Early Deterioration Indicator: Data- driven approach to detecting deterioration in general ward.

Link to article at PubMed

Early Deterioration Indicator: Data- driven approach to detecting deterioration in general ward.

Resuscitation. 2017 Nov 06;:

Authors: Ghosh E, Eshelman L, Yang L, Carlson E, Lord B

INTRODUCTION: Early detection of deterioration could facilitate more timely interventions which are instrumental in reducing transfer to higher levels of care such as Intensive Care Unit (ICU) and mortality.(1,2) METHODS AND RESULTS: We developed the Early Deterioration Indicator (EDI) which uses log likelihood risk of vital signs to calculate continuous risk scores. EDI was developed using data from 11864 general ward admissions. To validate EDI, we calculated EDI scores on an additional 2418 general ward stays and compared it to the Modified Early Warning Score (MEWS) and National Early Warning Score (NEWS). EDI was trained using the most significant variables in predicting deterioration by leveraging the knowledge from a large dataset through data mining. It was implemented electronically for continuous automatic computation. The discriminative performance of EDI, MEWS, and NEWS was calculated before deterioration using the area under the receiver operating characteristic curve (AUROC). Additionally, the performance of the 3 scores for 24hours prior to deterioration were computed. EDI was a better discriminator of deterioration than MEWS or NEWS; AUROC values for the validation dataset were: EDI- 0.7655, NEWS- 0.6569, MEWS- 0.6487. EDI also identified more patients likely to deteriorate for the same specificity as NEWS or MEWS. EDI had the best performance among the 3 scores for the last 24hours of the patient stay.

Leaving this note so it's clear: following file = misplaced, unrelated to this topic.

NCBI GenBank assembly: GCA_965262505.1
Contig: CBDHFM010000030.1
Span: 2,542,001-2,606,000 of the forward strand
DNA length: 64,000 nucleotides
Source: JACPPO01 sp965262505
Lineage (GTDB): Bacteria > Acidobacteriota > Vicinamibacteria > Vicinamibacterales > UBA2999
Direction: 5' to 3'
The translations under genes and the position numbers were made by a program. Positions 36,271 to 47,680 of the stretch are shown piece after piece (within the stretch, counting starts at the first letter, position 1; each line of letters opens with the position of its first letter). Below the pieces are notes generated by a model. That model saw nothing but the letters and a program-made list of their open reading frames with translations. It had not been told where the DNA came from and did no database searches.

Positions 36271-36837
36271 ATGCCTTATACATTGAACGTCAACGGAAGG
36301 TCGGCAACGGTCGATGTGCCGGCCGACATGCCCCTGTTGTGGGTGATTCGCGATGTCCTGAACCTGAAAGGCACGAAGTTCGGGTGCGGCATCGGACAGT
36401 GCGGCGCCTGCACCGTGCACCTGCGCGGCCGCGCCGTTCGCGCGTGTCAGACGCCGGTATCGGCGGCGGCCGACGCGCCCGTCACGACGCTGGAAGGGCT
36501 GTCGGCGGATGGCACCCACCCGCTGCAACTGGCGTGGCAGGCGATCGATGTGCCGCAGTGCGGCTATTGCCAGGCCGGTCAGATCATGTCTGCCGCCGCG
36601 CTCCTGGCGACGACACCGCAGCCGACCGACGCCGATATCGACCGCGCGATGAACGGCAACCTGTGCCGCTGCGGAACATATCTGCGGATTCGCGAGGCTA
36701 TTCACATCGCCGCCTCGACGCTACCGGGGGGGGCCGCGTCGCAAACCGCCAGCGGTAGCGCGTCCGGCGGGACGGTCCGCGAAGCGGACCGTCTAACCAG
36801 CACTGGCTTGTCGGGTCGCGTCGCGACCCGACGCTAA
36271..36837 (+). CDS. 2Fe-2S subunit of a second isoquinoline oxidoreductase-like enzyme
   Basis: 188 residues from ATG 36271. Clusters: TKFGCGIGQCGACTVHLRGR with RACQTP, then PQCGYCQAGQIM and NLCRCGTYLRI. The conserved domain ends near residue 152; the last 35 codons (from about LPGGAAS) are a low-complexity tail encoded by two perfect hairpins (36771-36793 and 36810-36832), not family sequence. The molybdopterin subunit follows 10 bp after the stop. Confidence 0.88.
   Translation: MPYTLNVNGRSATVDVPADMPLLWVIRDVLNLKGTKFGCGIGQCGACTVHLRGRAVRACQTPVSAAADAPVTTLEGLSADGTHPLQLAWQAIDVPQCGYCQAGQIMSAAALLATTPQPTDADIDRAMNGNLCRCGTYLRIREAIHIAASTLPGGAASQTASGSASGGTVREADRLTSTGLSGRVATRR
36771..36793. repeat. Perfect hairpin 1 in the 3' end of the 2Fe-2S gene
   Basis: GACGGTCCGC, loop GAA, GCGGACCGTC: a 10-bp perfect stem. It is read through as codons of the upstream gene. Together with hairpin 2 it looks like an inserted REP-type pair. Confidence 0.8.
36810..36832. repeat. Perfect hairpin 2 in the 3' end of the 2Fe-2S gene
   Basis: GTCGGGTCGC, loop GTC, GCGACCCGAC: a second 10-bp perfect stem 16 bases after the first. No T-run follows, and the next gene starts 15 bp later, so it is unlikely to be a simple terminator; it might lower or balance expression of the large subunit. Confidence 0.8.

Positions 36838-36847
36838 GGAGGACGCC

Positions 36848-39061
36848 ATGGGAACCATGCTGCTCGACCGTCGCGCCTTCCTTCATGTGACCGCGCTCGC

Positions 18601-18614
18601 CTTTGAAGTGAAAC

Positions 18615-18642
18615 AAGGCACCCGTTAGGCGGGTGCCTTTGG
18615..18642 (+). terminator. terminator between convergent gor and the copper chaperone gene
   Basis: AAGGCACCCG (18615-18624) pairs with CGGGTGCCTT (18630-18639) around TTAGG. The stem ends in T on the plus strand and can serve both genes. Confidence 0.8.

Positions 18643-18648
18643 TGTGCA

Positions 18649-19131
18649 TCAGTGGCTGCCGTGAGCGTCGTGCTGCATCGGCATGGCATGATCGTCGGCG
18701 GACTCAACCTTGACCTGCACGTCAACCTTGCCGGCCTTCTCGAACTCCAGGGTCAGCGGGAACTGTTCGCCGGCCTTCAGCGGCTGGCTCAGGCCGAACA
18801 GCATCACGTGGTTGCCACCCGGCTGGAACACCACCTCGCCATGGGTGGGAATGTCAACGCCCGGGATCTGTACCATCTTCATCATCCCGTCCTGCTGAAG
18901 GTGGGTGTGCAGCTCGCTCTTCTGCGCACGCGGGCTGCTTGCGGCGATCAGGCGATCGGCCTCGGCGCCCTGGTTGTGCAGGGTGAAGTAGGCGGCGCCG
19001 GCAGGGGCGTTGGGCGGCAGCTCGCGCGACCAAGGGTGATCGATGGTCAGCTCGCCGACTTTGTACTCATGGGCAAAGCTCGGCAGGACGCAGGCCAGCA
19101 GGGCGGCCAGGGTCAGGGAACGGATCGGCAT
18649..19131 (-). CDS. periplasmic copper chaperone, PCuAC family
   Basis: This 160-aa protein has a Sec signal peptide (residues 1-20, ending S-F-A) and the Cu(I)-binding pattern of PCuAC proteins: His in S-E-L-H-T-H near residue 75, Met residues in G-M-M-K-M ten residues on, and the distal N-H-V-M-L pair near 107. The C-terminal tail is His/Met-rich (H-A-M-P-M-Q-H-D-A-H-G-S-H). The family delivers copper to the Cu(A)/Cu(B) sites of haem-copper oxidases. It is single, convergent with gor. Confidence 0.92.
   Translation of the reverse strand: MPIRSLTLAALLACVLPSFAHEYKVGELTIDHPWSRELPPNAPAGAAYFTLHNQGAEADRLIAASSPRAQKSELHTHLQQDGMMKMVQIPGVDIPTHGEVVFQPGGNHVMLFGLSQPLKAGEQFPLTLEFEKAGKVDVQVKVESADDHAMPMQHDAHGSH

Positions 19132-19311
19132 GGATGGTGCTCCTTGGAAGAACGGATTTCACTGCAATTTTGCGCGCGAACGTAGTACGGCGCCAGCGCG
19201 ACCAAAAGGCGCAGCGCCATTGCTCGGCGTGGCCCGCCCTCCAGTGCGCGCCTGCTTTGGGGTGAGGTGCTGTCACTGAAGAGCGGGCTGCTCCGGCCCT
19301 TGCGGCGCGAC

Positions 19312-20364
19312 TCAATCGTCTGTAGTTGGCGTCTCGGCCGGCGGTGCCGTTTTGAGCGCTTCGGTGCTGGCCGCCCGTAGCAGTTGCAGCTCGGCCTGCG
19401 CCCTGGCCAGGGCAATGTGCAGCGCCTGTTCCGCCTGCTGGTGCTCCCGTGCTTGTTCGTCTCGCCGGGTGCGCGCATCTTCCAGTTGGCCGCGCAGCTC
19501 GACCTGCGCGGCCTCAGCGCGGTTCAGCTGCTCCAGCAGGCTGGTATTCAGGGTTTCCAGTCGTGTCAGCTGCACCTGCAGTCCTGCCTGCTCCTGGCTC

CONCLUSION: EDI detects more deteriorations for the same specificity as the other two scores. Our results show that EDI performs better at predicting deterioration than commonly used NEWS and MEWS.

PMID: 29122648 [PubMed - as supplied by publisher]

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